In addition, this study opens perspectives for the search for dru

In addition, this study opens perspectives for the search for drugs that influence these processes and that could have therapeutic potential for the treatment of ALS. “
“Audiotactile integration has been studied using various experimental setups but so far crossmodal congruency effects (CCEs) have not been found for tactile targets paired with auditory distractors. In the present study we investigated AZD6244 whether audiotactile CCEs exist and, if so, whether these CCEs have similar characteristics

to those found by previous authors with visual distractors. We measured audiotactile CCEs by attaching four vibrators to the backs of participants and presented auditory stimuli from four loudspeakers placed, in separate blocks, at different distances in front of or behind the participant’s body. Participants discriminated the elevation of tactile stimuli while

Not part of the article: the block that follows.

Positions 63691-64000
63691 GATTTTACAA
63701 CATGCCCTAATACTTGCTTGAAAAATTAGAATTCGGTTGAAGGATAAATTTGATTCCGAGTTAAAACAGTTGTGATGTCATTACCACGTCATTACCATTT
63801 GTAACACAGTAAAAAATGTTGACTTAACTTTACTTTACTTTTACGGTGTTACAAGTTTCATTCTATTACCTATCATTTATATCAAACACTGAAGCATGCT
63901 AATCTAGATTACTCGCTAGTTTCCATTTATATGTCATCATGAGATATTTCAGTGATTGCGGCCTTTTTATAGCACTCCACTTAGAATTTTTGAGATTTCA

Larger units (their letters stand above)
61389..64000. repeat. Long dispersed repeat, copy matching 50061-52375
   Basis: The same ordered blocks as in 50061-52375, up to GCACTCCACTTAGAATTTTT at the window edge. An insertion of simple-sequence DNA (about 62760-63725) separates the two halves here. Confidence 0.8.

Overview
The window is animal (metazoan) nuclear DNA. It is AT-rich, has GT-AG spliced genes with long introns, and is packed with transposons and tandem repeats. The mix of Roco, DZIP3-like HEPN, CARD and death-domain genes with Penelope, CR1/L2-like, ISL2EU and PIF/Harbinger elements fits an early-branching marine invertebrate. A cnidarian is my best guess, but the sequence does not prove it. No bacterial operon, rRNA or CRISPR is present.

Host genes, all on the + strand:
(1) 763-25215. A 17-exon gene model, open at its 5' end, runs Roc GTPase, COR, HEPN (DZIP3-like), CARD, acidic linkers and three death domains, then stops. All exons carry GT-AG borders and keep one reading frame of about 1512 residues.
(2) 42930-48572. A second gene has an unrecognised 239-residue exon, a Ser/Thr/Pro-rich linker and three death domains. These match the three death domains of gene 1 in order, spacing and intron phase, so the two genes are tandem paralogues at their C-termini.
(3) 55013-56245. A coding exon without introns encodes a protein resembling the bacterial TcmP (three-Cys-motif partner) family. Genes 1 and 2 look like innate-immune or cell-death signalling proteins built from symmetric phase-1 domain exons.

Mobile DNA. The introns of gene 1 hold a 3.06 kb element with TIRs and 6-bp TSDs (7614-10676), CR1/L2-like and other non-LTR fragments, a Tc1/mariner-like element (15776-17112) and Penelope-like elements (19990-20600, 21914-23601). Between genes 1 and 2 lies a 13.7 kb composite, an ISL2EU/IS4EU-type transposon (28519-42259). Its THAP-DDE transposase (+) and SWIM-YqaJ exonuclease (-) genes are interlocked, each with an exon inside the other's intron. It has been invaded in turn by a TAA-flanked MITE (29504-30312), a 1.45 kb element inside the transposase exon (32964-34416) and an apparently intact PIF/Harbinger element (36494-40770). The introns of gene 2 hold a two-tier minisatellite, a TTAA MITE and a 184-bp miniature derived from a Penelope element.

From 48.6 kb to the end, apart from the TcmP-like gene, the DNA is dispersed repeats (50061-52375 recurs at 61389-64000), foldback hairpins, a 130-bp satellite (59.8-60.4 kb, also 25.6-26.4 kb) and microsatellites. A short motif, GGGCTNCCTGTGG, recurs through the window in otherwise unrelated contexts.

ignoring the auditory distractors. CCEs were found only when participants were provided with noninformative vision of their own body, as seen from behind via a camera and head-mounted display; they were absent when participants NVP-LDE225 clinical trial did not view their body. Furthermore, in contrast to visuotactile CCEs, audiotactile CCEs did not depend on whether the distractors were presented on the same or different side as the tactile targets. The present study provides the first demonstration of an audiotactile CCE: incongruent auditory distractors impaired performance Adenosine triphosphate on a tactile elevation discrimination task relative to performance with congruent distractors. We show that audiotactile CCEs differ from visuotactile CCEs as they do not appear to be as sensitive to the spatial relations between the distractors and the tactile stimuli. We also show that these CCEs are modulated by vision of the body. “